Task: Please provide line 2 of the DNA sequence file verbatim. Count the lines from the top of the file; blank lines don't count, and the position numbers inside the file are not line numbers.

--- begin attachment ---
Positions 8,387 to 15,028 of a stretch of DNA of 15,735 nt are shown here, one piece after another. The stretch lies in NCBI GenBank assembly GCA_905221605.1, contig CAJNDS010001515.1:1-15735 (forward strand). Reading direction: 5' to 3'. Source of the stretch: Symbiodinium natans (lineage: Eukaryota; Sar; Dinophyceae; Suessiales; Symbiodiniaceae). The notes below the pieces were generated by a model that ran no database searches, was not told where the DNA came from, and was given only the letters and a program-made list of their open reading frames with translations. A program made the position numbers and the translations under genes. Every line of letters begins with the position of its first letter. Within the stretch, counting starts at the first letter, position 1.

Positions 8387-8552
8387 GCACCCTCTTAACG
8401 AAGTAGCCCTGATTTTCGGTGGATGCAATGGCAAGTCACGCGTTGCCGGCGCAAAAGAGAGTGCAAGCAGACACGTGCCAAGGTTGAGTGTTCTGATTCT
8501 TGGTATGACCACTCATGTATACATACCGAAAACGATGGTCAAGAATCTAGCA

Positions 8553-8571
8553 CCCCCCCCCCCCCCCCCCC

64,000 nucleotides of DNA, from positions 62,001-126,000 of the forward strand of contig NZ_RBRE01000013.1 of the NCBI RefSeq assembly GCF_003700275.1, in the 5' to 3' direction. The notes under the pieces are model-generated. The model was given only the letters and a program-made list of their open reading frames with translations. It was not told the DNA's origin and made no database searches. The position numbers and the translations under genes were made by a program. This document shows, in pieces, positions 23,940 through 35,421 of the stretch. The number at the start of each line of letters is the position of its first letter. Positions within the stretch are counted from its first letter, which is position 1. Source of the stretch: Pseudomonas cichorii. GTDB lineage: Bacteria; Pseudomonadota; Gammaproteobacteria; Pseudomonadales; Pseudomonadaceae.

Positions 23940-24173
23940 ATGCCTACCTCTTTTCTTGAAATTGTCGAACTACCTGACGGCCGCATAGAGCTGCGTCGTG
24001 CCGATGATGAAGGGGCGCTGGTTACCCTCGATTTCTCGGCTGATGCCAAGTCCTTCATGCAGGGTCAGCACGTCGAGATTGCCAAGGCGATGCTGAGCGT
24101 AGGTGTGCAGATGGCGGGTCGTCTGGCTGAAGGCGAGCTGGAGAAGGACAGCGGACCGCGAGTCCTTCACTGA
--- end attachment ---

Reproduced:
Positions 8387-8552